Wednesday, March 13, 2019

Four Kinds of Nonsense Words

We can distinguish different kinds of nonsense words (including in that category nonsense phrases as well); not all nonsense words are equally nonsensical. Here's a rough classification, moving from most nonsensical to only borderline nonsensical.

(1) Arbitrary Gibberish: Examples might be 'sgjkdf' and 'wiouein' or 'dabalobidra'. These nonsense words have no meaning, no association, and are just an artifact of our ability to run through combinations that our language does not in fact use.

(2) Mock Vocabulary: Mock vocabulary has no sense in itself, but exists in a context that makes it work as if it does. Mock vocabulary is distinguished by Alice's Test: "Somehow it seems to fill my head with ideas -- only I don't exactly know what they are!" An obvious example is 'vorpal' from Lewis Carroll's "Jabberwocky":

One, two! One, two! And through and through
The vorpal blade went snicker-snack!
He left it dead, and with its head
He went galumphing back.

Alice's Test distinguishes mock vocabulary from arbitrary gibberish, which doesn't "fill my head with ideas". It also distinguishes mock vocabulary from the next kind of nonsense word, which does fill the head with ideas, but which depends on your knowing exactly what they are.

(3) Incompatible Combination: Examples of nonsense associated with definite ideas would be 'goat-stag', 'round square', and the like. This kind of nonsense has definite sense, arising from the component parts; it's just that those parts should not go together. You know what a goat is; you know what a stag is; you can't have something that is both simultaneously.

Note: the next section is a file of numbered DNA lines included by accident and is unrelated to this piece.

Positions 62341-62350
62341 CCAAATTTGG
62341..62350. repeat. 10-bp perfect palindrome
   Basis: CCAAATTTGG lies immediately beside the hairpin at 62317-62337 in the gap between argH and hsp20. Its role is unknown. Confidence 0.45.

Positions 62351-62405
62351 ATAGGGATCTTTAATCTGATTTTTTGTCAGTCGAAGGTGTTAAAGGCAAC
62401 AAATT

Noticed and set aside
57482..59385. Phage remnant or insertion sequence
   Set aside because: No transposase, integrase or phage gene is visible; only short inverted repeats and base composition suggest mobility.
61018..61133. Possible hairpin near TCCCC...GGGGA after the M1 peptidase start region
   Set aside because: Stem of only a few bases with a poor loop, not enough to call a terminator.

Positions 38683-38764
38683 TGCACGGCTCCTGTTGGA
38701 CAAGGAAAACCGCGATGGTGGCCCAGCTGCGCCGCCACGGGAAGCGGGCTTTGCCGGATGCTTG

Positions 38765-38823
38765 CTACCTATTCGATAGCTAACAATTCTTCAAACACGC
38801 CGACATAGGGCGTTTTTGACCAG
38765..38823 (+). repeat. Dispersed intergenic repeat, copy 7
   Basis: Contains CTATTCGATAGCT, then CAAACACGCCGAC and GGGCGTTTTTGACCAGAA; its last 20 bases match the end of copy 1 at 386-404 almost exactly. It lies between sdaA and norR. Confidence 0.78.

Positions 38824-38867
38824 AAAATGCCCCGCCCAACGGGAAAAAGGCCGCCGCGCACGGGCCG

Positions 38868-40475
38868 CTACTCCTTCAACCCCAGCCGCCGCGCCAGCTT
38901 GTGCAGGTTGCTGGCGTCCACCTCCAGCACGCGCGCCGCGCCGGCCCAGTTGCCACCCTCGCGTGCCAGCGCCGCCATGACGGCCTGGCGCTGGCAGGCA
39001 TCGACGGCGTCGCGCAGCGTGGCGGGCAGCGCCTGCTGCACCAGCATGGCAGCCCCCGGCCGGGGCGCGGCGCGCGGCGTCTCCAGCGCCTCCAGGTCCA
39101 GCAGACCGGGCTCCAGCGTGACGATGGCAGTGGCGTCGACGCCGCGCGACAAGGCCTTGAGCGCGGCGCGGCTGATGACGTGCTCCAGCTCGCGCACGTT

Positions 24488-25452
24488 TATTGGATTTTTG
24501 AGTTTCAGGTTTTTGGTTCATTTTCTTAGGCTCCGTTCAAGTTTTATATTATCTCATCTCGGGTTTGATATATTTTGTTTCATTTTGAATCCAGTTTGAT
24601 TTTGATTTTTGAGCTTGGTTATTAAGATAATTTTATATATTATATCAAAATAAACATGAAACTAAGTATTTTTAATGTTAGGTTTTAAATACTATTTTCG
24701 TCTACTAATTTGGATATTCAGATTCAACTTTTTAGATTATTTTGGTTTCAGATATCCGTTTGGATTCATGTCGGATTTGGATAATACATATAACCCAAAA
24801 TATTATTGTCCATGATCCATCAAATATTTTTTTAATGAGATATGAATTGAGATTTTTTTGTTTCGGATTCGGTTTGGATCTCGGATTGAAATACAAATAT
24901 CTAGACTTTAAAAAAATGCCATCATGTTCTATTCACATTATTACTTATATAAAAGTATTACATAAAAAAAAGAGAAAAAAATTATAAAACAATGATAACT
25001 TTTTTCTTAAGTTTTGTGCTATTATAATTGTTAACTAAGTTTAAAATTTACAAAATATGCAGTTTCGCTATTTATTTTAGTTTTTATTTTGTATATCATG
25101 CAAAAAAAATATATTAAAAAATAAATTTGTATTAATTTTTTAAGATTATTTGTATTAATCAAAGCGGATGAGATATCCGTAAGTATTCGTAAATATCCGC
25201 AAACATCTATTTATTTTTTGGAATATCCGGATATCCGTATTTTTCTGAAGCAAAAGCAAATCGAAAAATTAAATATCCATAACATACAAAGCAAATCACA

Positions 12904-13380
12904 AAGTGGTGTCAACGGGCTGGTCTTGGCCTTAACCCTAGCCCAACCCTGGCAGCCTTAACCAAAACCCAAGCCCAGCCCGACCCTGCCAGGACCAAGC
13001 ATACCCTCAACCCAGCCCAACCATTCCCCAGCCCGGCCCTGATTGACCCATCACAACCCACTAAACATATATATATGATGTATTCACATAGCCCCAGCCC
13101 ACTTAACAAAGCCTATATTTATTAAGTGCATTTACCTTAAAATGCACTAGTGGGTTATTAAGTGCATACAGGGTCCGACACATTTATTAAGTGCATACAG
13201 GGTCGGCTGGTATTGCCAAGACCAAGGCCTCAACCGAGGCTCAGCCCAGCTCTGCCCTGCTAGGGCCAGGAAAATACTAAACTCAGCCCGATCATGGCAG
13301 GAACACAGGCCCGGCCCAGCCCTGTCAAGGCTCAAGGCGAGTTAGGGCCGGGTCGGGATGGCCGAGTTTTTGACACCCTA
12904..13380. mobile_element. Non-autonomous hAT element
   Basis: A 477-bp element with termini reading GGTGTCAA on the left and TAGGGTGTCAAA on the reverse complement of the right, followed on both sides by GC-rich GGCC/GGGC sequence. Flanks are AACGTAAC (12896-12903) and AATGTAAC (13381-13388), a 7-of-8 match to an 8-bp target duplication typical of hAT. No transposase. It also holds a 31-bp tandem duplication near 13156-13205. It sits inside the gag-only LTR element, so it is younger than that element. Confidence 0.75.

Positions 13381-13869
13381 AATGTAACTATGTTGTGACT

(4) Representative Gibberish: Gibberish is not completely divorced from language. Sometimes you want to say that something is gibberish, and one way you can do that is by labeling it with gibberish. 'Blah blah blah' is possibly of this sort; 'blictri' in logic examples is certainly of this sort. It's supposed to be gibberish; but because it is representative gibberish, it functions as a real word standing in for other kinds of gibberish, or (sometimes) for things that are not gibberish but practically speaking might as well be gibberish -- which means that even though it is nonsense it practically has a meaning. Everybody knows what 'blah blah blah' means in the Gershwin lyrics:

Blah blah blah blah blah blah your hair
Blah blah blah your eyes
Blah blah blah blah care
Blah blah blah blah skies

The whole point is that 'blah blah blah' is gibberish; it conveys that while lover's songs (especially those in movies) may put meaningful words in the place of 'blah blah blah', none of that meaning really makes much of a difference; and because it does convey this, in a paradoxical way it has meaning. That is what representative gibberish is: nonsense words that remain nonsense, but because they stand in for other things, act in language as if they had senses.

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